The recent outbreak of wildfires in the US Southwest should have everyone thinking about home protection these days. Of course, the greatest threat will be in the Southwest and it will be growing. But, the incidence of wildfires will be rising in other parts of the country and a few simple points could mean the difference between having your home ravaged and remaining intact.
We live in Austin, which last year was the center of many wildfires which destroyed a number of homes. And, just in the last few weeks, we've seen many hundreds of homes destroyed in the US Southwest. What have we learned?
First, the fire department is not staffed to handle wildfires. They are staffed to fight individual fires. Once a wildfire starts, it will take time to amass a fighting force from state and national resources. That means a lot of time will elapse before firefighters arrive to defend your home. Thus, you are ultimately going to be responsible for your own home safety—do not assume the fire department will be arriving before the wildfire reaches your home.
It's instructive to look at which homes burned in the recent Waldo Canyon fire in Colorado Springs and which did not. All of the petroleum-based (asphalt) shingled-homes went up in flames. They might have claimed to be fire-retardant, but they weren't. The homes with terra-cotta tiled roofs had much better survival rates than asphalt-shingled houses.
Stucco construction proved its worth as wooden siding proved virtually useless.
Those homeowners who got rid of their lawns turned out to be very smart. Lawns not only wick moisture from the soil, they dry out trees and bushes, making them vulnerable to catching on fire from burning embers. As you saw on the video we posted recently, there was a hail of burning embers being emitted by the fire and transported to neighboring houses on the wind. If you can eliminate the possibility of your lawn helping propagate the fire, you're metres ahead. And, of course, if you're in a drought area, why are you wasting drinking water to keep grass green in the first place?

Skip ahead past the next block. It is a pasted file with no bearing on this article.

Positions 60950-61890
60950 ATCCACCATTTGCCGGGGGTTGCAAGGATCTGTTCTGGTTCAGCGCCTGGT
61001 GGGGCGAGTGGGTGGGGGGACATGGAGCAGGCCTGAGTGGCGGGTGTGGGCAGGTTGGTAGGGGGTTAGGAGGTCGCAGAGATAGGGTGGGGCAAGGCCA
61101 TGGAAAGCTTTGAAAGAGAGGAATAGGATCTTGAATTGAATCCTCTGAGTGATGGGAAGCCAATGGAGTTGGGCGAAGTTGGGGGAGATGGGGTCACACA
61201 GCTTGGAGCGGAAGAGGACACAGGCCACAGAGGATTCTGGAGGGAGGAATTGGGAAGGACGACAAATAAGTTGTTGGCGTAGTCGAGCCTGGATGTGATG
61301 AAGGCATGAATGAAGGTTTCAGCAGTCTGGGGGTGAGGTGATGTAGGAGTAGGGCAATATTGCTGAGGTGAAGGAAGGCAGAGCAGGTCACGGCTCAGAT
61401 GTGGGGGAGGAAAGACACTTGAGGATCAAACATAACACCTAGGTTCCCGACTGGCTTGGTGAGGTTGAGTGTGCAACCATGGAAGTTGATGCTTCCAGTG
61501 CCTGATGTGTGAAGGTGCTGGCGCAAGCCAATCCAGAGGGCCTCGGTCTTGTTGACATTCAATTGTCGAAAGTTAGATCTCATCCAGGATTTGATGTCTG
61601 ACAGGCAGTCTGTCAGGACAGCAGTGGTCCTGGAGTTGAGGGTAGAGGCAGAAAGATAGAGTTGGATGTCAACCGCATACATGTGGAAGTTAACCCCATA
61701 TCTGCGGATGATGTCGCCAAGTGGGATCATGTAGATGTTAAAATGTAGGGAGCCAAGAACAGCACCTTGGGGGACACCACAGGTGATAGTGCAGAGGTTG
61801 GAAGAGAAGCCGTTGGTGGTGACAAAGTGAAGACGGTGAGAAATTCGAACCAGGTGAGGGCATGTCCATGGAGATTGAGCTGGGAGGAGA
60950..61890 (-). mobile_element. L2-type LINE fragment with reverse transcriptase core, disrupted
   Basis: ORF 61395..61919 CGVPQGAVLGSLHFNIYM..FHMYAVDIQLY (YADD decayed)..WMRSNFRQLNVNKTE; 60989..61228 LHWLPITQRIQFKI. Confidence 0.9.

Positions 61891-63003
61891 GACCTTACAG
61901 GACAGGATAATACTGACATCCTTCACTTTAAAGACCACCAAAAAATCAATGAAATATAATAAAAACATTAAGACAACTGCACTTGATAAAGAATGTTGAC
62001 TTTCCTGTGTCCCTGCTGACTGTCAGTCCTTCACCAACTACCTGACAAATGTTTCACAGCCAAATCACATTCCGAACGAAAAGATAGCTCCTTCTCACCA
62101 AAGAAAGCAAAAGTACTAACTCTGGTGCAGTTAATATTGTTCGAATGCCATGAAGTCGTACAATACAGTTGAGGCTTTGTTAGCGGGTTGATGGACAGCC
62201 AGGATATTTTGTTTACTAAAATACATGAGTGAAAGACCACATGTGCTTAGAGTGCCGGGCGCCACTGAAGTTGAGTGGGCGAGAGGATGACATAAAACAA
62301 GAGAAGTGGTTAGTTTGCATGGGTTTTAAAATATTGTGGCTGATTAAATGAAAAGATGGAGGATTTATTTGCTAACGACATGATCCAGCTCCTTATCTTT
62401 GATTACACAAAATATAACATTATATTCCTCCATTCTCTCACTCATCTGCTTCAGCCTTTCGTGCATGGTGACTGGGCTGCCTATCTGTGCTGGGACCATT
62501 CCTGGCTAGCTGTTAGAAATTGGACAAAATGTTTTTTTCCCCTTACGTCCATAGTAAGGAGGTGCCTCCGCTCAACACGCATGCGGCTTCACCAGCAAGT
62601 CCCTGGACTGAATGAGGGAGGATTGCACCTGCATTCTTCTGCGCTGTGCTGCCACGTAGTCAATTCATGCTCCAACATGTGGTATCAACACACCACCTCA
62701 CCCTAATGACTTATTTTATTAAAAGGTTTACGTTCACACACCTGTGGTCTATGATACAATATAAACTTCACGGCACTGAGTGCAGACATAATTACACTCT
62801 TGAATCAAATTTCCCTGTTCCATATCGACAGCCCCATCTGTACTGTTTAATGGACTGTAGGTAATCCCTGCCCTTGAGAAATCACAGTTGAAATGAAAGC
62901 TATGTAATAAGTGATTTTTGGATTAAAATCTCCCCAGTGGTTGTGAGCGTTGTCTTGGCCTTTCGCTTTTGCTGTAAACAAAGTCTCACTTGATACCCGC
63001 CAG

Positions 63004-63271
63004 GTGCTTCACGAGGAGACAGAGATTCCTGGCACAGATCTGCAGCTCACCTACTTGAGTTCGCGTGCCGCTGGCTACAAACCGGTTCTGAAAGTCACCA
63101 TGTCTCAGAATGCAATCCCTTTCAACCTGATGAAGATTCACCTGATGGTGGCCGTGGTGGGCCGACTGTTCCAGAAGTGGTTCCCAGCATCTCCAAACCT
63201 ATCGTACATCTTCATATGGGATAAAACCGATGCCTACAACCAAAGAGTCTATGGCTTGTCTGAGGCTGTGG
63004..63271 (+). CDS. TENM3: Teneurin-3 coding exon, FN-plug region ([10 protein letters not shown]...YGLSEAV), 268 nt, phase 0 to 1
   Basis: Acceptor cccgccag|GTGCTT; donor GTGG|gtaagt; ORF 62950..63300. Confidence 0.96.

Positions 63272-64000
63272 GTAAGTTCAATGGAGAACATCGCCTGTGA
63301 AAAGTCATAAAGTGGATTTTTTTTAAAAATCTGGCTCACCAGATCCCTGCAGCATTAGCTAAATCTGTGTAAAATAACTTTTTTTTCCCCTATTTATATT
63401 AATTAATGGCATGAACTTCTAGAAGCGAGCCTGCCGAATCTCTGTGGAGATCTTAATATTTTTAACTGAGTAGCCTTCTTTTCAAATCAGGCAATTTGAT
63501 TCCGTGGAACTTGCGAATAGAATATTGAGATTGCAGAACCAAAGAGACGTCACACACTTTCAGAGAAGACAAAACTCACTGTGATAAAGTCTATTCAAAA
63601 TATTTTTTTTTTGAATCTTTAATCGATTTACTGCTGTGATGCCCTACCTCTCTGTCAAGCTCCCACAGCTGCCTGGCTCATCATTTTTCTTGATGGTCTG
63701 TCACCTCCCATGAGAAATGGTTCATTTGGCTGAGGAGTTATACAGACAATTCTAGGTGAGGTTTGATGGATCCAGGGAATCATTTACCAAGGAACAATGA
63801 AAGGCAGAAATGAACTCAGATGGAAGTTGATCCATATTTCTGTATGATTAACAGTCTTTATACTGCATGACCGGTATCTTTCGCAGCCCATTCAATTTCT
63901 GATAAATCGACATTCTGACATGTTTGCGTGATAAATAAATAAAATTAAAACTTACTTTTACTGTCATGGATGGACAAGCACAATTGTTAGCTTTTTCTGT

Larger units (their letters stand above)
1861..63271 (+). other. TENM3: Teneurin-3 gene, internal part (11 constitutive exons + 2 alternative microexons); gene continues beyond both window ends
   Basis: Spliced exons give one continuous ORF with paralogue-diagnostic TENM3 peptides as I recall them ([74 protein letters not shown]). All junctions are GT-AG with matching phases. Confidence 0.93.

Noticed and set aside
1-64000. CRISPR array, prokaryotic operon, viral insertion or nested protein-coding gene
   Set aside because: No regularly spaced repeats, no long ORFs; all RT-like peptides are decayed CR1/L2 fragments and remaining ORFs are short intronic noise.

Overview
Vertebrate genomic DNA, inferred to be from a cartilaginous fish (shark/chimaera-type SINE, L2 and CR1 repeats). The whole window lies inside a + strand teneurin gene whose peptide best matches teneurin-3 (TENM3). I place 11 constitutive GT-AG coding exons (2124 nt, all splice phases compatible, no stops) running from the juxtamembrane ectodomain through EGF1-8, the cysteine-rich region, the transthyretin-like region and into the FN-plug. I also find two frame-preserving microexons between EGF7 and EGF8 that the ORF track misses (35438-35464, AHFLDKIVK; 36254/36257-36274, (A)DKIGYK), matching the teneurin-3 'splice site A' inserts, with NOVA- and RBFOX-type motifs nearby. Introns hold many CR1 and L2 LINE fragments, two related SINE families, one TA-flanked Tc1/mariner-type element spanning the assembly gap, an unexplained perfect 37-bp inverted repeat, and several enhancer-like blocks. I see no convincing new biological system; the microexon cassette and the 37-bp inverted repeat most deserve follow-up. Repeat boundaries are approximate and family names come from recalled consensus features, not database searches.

Finally, one of the most obvious defenses against wildfire causing your house to catch on fire is the mere act of putting water on the fire. Now, you may have evacuated ahead of the fire (let's hope you did), but having a sprinkler system which douses the house from an emergency reservoir of water would come in very handy in saving your house. Notice that in the video we posted, the driver was able to extinguish a small blaze before it progressed very much—and saved a house because he was there, johnny-on-the-spot. Most people won't be that lucky, but you can leave a sprinkler system setup to do the job in your absence. External water spray system provides more information on installing such a system.